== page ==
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RE: Units (inches and centimetres, etc)

From: Jeremy Carroll <jjc@hplb.hpl.hp.com>
Date: Tue, 17 Jun 2003 11:53:49 +0200
To: "Graham Klyne" <gk@ninebynine.org>, <danny666@virgilio.it>, "RDF interest group" <www-rdf-interest@w3.org>

I think the underlying problem is hard to do well, and there is a danger
that one looks at it and thinks its easy and does a bodge job.

In particular I urge that enough levels of indirection are included.
'enough' probably means one more than you think is necessary, even taking
this rule into account!


Maybe a resource of type distance has a measure with unit centimetre and
with value 30.

_:r rdf:type eg:Distance .
_:r eg:measure _:b .
_:b eg:unit eg:centimetre .
_:b eg:value "30"^^xsd:decimal .

eg:value rdf:type owl:FucntionalProperty .
eg:unit rdf:type owl:FunctionalProperty .

We might then want
eg:lengthInCentimetres rdfs:subPropertyOf eg:measure .

eg:lengthInCentimetres rdfs:range _:rg .
_:rg rdf:type owl:Restriction .
_:rg owl:onProperty eg:unit .
_:rg owl:hasValue eg:centimetre .

eg:lengthInCentimetres rdf:type owl:FunctionalProperty .

So, to say that I am 175 cm tall we might have

<#Jeremy> eg:height _:d .
_:d rdf:type eg:Distance .
_:d eg:lengthInCentimetres _:x .
_:x eg:value "185"^^xsd:decimal .

with two blank nodes separating the thing being measured from the number.

This allows stating that eg:height is fucntional, while allowing both the
expression of height in centimetres or metres.

There is a functional path from <#Jeremy> to "185"


> -----Original Message-----
> From: www-rdf-interest-request@w3.org
> [mailto:www-rdf-interest-request@w3.org]On Behalf Of Graham Klyne
> Sent: 16 June 2003 19:21
> To: danny666@virgilio.it; RDF interest group
> Subject: RE: Units (inches and centimetres, etc)
> I think we're in considerable agreement -- I maybe wasn't clear enough.
> My suggestion was that just that the arithmetic *vocabulary* as
> implemented
> by CWM be written up so that it's easier for a community of use to build
> up.  Any problems would then get identified and could be folded into a
> subsequent standardization process.
> I suggested the CWM vocabulary because it exists, and see no point in
> inventing another one.  If there's another candidate, then by all means
> consider that.  Or if there's a real problem with CWM's vocabulary, let's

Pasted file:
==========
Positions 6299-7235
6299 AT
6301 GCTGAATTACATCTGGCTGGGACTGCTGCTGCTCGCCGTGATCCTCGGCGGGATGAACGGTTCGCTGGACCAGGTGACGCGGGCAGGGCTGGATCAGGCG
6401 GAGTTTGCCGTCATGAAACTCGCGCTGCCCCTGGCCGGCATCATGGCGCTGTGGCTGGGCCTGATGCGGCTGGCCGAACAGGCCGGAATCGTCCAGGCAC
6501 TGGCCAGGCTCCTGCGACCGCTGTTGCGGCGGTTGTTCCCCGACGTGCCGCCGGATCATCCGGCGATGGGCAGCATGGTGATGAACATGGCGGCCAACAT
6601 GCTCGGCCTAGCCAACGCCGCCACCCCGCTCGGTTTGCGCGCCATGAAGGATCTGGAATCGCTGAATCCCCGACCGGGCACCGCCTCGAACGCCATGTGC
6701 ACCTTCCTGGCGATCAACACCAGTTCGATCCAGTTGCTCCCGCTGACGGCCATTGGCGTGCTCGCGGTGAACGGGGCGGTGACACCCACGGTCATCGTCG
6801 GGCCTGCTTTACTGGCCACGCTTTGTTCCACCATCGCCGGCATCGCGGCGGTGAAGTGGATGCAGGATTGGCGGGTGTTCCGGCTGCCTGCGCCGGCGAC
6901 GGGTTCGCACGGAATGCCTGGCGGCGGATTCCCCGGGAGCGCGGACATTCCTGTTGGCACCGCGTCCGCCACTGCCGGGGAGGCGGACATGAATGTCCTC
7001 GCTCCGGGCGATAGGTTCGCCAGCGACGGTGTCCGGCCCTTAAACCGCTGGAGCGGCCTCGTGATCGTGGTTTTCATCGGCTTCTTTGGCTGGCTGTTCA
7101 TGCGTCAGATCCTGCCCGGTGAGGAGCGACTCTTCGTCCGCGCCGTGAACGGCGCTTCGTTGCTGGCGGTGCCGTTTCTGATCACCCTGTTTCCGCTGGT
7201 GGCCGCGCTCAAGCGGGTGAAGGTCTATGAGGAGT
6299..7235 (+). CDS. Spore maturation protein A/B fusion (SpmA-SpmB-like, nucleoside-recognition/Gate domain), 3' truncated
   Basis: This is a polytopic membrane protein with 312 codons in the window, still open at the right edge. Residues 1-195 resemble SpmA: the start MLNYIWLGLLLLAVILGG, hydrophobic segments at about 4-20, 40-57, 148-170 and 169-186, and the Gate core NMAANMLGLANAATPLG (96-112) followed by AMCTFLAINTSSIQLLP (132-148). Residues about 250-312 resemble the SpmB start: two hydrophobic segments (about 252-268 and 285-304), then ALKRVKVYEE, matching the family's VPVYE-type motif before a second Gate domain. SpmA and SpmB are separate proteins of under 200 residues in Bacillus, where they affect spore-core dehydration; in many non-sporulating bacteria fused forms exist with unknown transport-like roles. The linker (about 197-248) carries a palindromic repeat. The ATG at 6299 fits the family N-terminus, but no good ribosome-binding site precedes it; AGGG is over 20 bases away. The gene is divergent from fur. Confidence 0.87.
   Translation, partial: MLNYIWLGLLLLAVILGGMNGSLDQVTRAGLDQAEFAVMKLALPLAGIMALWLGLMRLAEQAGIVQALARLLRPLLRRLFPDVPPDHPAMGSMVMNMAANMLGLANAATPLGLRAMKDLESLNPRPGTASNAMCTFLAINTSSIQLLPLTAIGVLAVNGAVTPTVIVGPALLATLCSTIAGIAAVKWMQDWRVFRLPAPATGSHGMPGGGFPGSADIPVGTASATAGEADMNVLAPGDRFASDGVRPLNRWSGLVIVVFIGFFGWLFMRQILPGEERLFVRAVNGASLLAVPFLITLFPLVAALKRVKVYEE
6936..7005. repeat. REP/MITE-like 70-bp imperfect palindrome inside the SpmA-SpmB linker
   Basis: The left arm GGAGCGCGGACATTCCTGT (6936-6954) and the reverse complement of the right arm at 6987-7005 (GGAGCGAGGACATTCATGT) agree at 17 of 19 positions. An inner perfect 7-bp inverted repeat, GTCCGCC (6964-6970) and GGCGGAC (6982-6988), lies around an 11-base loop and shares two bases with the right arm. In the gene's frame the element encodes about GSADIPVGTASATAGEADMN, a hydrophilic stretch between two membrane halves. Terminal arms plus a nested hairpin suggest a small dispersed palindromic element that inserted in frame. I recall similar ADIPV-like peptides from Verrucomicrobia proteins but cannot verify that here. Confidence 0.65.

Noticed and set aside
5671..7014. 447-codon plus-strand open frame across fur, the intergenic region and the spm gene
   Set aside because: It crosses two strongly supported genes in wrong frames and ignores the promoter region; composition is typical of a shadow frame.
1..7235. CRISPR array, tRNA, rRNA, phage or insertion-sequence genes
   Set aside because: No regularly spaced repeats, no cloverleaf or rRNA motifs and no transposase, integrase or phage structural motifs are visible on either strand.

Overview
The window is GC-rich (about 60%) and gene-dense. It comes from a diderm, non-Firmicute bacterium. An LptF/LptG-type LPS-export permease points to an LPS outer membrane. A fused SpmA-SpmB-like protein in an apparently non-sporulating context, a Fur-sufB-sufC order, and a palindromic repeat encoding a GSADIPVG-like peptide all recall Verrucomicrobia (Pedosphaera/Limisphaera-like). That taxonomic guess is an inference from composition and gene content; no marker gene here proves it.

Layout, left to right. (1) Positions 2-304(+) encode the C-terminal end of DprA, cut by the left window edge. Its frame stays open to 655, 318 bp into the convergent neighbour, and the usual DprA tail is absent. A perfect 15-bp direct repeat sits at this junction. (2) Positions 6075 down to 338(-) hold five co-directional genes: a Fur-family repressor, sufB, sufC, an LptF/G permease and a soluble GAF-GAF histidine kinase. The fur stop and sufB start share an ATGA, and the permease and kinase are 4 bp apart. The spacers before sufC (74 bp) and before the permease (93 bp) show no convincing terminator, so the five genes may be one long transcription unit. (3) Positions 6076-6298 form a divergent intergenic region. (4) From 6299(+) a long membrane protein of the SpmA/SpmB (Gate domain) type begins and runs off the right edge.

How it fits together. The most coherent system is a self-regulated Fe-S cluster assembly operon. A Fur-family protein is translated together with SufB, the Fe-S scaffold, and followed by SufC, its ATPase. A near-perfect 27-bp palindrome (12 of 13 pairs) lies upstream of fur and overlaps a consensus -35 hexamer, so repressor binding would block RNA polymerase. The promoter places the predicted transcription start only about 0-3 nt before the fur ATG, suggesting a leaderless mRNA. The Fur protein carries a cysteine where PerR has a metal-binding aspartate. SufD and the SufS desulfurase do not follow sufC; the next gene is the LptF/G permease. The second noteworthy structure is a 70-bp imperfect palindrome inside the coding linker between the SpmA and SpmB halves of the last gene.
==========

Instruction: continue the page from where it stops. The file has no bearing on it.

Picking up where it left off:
> know about it.  I think a fair number of people will copy CWM's
> vocabulary
> anyway, as has happened with predicates like log:implies and friends.
> (In general, I wouldn't especially advocate standardizing
> vocabularies, but
> arithmetic seems to be sufficiently fundamental... it's difficult to do
> anything seriously without getting some level of arithmetic involvement.)
> As for the service aspect, I think that smacks too much of computation,
> where RDF is about expressing truths.
> Ultimately, as far as RDF is concerned, property/ies indicates
> relationship/s between values.  Whether those relationships are
> defined/presented in terms of the result of a well-known service
> (multiplication), or in terms of a mathematical description of the
> properties of such a service (e.g. 0*x=0, 1*x=x, x*y=y*x,
> succ(x)*y=x*y+y,
> etc) doesn't matter for that purpose, as long as the semantic
> interpretation applied yields the expected truths and non-truths.  When
> these relationships are used in an inference process, then you may need
> some "service" to actually perform evaluations.
> The property URIs simply identify the relations;  in performing
> inference,
> it's the inference engine's responsibility to apply processes (services)
> that are consistent with those relations.
> #g
> --
> At 18:18 16/06/03 +0200, Danny Ayers wrote:
> > > This suggests to me that we don't really need anything new that isn't
> > > already being done.  There's a lot of activity devoted to the
> development
> > > of rules [2] [3].  It seems that there already exists a design for RDF
> > > properties dealing with relations based on arithmetic operations [1],
> > > though I could see a case for making that work a little more
> > > "forceful" --
> > > e.g. by publication as a W3C Note, with a view to taking it to the
> > > recommendation track in future RDF working groups.
> >
> >I think cwm is wonderful, but I'm not sure how far it should be
> considered a
> >role model. Being able to plugin a procedure at the drop of the hat is
> >sweet, but unless that procedure is made explicit then
> everything could get
> >very shaky. Being able to call on a reproducible
> algorithm/process/service
> >to carry out a conversion is one thing, having it be a black box
> is another.
> >Personally I'd favour drawing a line in the sand around simple
> comparisons
> >(==, > etc) applied to typed literals which could form a little
> package of
> >quasi-builtins for use with rules. Where any f beyond this is
> needed then I
> >think this would be best viewed as a service, even if it is carried out
> >locally as Chaals suggested.
> -------------------
> Graham Klyne
> <GK@NineByNine.org>
> PGP: 0FAA 69FF C083 000B A2E9  A131 01B9 1C7A DBCA CB5E
Received on Tuesday, 17 June 2003 05:53:45 UTC

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